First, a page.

Planning your digital PR strategy
First things first, when first setting out with your digital PR strategy, you’re going to need to set some goals, as well as be clear on how you will measure its success.
Not all businesses are seeking to achieve backlinks. Some will simply be looking to boost their brand and create a sense of expertise, authority and trust within their industry and amongst their target audience.
If, however, your digital PR is forming part of your SEO strategy, then you will most certainly be looking to create backlinks.
Once you are clear on what you are seeking to achieve through digital PR, you can start to develop your strategy around it. Depending on your goals, your tactics may include:
Ascertain your target anchor text and URLs
Anchor text is the clickable word or phrase that links to a page on your website. This is how you would like external sites to link to your pages. So for example, if we wanted a site to link to our managed SEO campaigns page, then that’s the text we’d use for the link, rather than ‘follow this link’, for example.
Target URLs are the web pages you want to promote within your digital PR strategy. These are the pages you will want to drive more traffic to via organic search, the ones that will be most likely to convert into leads or sales.
Compile a relevant media list
Depending on your objectives, your media list may include journalists, content creators and/or influencers. These are the people you will be pitching your story or content to. They’ll need to be well-researched and completely relevant to your target audience.
You can compile the list manually, or you can use a media database. Whilst this will require a paid subscription, there are numerous benefits. Media databases provide extensive, up to date lists of journalists and other media outlets, such as influencers, podcasters and bloggers.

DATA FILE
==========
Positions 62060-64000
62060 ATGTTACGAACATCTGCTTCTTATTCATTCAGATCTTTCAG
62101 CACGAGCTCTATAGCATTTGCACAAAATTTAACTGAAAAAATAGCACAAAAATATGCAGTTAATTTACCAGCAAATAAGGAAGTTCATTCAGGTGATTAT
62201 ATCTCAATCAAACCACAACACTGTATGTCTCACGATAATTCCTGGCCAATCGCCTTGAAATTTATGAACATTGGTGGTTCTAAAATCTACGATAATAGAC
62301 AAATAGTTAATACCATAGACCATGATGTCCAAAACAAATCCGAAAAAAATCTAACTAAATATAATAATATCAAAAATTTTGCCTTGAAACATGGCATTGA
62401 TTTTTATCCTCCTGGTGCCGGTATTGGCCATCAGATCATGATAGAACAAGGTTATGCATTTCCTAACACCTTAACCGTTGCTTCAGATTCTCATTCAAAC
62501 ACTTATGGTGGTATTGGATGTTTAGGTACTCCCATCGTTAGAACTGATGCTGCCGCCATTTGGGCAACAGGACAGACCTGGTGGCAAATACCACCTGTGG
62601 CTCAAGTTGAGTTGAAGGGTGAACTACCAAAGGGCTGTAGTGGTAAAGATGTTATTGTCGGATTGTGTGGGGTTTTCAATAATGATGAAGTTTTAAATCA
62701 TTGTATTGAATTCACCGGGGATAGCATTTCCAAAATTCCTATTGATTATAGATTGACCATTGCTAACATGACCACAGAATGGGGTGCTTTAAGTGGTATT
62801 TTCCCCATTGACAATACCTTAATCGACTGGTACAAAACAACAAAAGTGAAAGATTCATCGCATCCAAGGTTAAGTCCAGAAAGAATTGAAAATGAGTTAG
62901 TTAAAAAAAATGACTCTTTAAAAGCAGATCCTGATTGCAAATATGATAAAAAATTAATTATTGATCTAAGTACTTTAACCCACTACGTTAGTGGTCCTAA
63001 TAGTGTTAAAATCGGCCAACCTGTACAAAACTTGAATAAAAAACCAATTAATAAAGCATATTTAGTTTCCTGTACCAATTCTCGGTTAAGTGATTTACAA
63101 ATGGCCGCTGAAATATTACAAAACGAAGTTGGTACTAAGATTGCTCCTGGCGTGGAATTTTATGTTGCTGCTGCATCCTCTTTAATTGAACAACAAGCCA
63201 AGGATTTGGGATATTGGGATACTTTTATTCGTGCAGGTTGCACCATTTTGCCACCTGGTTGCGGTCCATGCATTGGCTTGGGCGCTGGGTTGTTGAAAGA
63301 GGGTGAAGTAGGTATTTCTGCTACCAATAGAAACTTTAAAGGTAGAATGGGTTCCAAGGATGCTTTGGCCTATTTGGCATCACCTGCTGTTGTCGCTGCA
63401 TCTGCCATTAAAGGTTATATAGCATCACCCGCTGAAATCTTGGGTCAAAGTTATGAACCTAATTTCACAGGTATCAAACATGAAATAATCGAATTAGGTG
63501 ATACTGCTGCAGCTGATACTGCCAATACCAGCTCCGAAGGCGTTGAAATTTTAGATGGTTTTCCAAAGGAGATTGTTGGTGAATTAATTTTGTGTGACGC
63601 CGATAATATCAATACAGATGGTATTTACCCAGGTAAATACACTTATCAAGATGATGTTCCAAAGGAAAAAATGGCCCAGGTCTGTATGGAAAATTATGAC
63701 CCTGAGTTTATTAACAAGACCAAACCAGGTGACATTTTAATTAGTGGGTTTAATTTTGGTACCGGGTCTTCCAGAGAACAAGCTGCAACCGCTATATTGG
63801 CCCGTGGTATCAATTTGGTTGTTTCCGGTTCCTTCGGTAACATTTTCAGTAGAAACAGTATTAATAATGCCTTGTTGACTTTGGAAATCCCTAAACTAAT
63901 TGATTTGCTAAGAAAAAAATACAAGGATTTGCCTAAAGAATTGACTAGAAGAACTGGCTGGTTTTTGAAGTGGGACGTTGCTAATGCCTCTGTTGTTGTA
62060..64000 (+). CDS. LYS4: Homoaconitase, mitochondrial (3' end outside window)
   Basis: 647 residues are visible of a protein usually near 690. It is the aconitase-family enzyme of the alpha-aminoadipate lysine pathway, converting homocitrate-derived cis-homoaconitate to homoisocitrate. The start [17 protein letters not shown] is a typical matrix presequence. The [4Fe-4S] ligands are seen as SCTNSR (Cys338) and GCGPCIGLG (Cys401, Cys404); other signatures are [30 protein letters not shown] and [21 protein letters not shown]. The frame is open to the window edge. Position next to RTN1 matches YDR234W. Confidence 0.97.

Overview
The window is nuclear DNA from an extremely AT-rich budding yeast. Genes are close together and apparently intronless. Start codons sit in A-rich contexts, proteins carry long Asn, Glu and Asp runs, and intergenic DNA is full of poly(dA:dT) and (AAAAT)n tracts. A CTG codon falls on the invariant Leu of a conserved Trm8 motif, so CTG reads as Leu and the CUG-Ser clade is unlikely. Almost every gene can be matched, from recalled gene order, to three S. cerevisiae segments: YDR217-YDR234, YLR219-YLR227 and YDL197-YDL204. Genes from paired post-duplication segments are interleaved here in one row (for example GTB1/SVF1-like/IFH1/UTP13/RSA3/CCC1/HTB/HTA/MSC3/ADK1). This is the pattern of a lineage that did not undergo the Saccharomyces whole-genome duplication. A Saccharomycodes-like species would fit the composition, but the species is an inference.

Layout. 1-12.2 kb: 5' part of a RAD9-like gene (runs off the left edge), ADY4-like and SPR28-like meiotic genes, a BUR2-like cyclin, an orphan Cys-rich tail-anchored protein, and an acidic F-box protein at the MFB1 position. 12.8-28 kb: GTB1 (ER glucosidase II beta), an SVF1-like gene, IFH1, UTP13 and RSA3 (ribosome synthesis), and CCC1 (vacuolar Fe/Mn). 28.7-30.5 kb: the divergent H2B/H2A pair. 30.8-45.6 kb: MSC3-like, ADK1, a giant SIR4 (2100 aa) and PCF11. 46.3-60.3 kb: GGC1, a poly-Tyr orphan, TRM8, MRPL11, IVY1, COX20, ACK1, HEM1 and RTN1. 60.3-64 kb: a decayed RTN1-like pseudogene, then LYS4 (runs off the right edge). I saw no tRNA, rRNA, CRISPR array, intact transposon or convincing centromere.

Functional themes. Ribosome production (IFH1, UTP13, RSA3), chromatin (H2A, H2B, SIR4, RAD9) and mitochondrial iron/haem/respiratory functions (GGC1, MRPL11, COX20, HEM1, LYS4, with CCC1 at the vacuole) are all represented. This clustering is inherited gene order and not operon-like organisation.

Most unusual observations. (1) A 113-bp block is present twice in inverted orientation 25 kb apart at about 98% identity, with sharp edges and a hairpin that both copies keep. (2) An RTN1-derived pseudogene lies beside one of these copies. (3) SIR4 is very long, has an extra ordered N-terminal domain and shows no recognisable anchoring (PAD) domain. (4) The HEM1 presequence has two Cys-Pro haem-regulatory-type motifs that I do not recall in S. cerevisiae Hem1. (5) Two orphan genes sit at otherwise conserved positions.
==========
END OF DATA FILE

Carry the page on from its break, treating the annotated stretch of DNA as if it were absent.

In addition to contact details, the databases offer insights into how the journalists work, their pitching preferences and their niche specialisms, together with examples of recent work and the type of content they are specifically looking for. There is nothing worse than submitting something that doesn’t fit the style of the publication: it will be turned down instantly.
Journalist insights help you to better target lists and pitches, which in turn boosts the likelihood of your content being picked up and published.
Some databases also offer monitoring and analytics tools to track the performance of published content. Others include press wire and media monitoring services, so there is no need to use separate services for press release distribution or keeping track of coverage. Examples include Meltwater, Gorkana, Roxhill and Vuelio.
Craft your pitch
You’ll need to prepare a script to use with your media contacts. Start with a template, and then tailor it to the specific media outlet. Never send a generic pitch, always make sure it is individually targeted, and that it includes a call to action so there is clarity for the recipient as to what you are looking to achieve.
Formulate your content plan
Your content plan should fit with your overall marketing and business growth strategy, as well as your values and messaging.
If you run events throughout the year, try to fit your content plan around those so that you create a buzz around them, both before and after.
If you are targeting industry journals for editorial placement, look for or request a forward features list and get planning around that. Generally, you will need to submit your pitch or piece a good 2-3 months before the publication date.
Always make sure you thoroughly research previously published pieces so you can see what is most likely to be accepted, as well as get a good idea of tone, length and style. Try to come up with angles that are fresh and include expert opinion and/or advice, rather than recycling existing material. This way, your pitch or submission will be more likely to attract attention.
To save time, you can use AI tools such as ChatGPT to come up with angles, article titles and ideas for what to cover. Just be sure to provide a fully detailed brief around the title, your objectives and the editorial feature. The more you share, the more relevant the output you’ll get back.
What are the common mistakes to avoid in digital PR?
Digital PR is valuable when done well. Here are some common mistakes to avoid:
Sending generalised pitches: Sending irrelevant or spammy pitches to journalists, bloggers, or influencers is likely to do your efforts more harm than good. Be sure to personalise everything, and do your homework to make sure you are making the right pitches to the right people.